It starts with getting clear on defining your Purposeful Soul – We do this by getting clear on our dharma (your unique life’s purpose). When you take some time and get clear on what your skills and talents are that the world needs from you in this specific time and place, then it’s easier to say yes/no to events, jobs, opportunities, etc. For example, I know that my dharma is to be a teacher and use my voice to light the way for others. I am an Alchemist who transforms things that are undesirable into things that are exceptional. When I get an opportunity or want to do something I run it through that filter. If it doesn’t align with those things I say no. If it does I know I’m on the right track!
Since each of us has a unique purpose that is tied to a bigger, more universal power defining our purpose requires that we tap into a spiritual life – that is our moksha – by having some type of spiritual practice. When a mentor told me that prayer is when we talk to God, but meditation is when God talks to us I was sold on having better communication with my higher power and began a regular meditation practice.
Fully embodying our most Powerful Self means we use our talents/abilities combined with the necessary resources to bring our dharma into the world. The ‘Self’ is the outward manifestation of our Soul. To do this we must tap into artha (the means necessary to bring our dharma into the world). This could be pursuing specific knowledge or purchasing something that supports our work. It could also be something as simple as transportation (bus, train, car, plane) that supports what gives our soul purpose. Artha does not mean we are accumulating material goods for no reason. It means we seek material goods and services that serve a very specific purpose and we don’t have more than we need.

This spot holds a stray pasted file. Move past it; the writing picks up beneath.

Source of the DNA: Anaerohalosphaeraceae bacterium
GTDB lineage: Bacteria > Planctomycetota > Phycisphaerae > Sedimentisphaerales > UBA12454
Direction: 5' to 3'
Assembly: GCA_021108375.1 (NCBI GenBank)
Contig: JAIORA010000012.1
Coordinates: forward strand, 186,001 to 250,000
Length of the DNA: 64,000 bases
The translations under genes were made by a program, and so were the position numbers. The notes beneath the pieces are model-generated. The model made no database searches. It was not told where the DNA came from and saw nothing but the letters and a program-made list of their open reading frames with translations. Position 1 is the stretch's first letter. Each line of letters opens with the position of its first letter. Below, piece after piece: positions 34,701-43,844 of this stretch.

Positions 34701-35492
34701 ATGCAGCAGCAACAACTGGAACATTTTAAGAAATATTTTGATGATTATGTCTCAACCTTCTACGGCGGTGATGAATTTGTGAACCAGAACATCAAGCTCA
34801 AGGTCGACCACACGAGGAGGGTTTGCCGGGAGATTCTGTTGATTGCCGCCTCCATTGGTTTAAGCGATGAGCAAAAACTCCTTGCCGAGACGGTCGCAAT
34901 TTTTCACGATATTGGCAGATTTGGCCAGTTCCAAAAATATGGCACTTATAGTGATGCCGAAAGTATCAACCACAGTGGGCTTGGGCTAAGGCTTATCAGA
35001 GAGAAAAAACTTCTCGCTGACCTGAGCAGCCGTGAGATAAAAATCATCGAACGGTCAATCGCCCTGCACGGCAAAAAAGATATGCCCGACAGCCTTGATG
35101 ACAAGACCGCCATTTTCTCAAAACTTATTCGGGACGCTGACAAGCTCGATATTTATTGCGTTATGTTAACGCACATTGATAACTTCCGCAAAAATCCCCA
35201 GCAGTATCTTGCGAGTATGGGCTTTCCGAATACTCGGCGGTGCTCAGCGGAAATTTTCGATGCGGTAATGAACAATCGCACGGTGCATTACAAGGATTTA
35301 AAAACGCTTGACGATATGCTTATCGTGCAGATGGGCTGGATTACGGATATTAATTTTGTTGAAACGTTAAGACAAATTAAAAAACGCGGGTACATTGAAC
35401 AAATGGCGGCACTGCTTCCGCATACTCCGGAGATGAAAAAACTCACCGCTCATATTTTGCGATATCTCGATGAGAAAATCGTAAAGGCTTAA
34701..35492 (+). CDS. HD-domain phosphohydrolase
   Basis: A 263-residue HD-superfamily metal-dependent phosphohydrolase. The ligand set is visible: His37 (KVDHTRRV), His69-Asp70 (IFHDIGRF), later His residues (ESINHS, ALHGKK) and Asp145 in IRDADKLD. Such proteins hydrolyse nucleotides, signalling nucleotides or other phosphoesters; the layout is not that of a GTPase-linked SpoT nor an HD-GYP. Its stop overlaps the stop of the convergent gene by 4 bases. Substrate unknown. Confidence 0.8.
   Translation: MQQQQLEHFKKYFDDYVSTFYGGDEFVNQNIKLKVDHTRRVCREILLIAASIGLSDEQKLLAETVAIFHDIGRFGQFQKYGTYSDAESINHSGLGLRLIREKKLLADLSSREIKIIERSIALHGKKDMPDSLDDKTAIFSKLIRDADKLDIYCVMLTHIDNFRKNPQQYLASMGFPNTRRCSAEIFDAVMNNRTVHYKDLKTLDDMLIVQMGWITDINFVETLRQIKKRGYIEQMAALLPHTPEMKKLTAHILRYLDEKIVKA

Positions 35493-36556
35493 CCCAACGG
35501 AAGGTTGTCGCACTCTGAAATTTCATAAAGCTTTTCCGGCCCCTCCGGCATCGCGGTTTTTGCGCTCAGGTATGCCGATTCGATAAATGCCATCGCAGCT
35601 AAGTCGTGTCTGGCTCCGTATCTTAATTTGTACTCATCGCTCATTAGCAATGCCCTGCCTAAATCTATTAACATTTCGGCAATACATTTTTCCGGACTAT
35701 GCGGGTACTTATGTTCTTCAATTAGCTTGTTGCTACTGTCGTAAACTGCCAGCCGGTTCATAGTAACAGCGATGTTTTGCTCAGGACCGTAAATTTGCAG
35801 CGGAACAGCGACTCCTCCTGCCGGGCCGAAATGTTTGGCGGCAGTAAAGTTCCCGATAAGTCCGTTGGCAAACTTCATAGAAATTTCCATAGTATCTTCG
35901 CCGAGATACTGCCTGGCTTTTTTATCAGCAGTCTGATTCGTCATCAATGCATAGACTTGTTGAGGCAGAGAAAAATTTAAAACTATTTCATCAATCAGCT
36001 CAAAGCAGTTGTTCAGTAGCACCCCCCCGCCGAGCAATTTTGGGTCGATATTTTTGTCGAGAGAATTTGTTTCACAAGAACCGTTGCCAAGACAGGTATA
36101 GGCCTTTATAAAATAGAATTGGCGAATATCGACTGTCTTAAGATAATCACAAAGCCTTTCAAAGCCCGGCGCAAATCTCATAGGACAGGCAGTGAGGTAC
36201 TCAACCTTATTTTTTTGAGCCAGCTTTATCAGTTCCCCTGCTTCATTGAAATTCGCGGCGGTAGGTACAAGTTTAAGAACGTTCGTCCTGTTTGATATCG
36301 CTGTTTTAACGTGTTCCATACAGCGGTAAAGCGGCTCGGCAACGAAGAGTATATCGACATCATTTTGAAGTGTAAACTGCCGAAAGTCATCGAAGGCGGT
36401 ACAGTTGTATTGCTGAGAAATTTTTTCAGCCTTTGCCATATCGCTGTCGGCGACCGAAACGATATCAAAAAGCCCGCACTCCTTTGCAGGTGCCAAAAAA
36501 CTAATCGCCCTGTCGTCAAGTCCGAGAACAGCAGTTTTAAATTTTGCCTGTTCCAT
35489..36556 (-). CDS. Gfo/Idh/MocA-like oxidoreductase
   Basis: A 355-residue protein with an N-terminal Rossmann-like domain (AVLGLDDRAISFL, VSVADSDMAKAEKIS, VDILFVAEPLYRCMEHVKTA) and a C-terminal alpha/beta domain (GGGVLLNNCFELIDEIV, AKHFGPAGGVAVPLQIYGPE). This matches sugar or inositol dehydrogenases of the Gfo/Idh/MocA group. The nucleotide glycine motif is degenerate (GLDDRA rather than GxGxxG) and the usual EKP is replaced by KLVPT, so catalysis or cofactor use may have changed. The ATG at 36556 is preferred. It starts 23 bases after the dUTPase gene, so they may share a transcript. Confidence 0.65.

Kama (pleasure brought on my sensory experiences-see, smell, touch, taste, hear) also supports sustaining our Powerful Self. Although Kama is fleeting and doesn’t give us a deep sense of purpose, we need to enjoy our lives, the people in it and feel rewarded for for our hard work. I love the idea that having a beautiful, radiant life doesn’t mean depriving ourselves. But, of the four aims – excess Kama (of any kind) will be the one the bite you in the ass and get you off track!
Lastly it’s important to establish a spiritual practice that will sustain a Peaceful Spirit. I’m not talking about religion or going to church. A spiritual life is much deeper and more fulfilling and it’s much more personal. A fulfilling spiritual life is an intimate relationship with a higher power that doesn’t depend on other people’s approval. Peaceful Spirit can be cultivated through meditation, time in nature, journalling and other solitary activities.
Below I’ve shared a visual of how to create a life of purpose, power and peace using the four aims.
Life is dynamic and we don’t always spend equal time in each area, but we can strive to live from a place of purpose, power and peace. This is how we begin to know ourselves on a deeper level and can tell when we’re out of balance. Even if you’re not crystal clear on your dharma or don’t meditate every day you can begin to structure a life that gives you a sense of purpose and peace… follow your intuition, it will help you!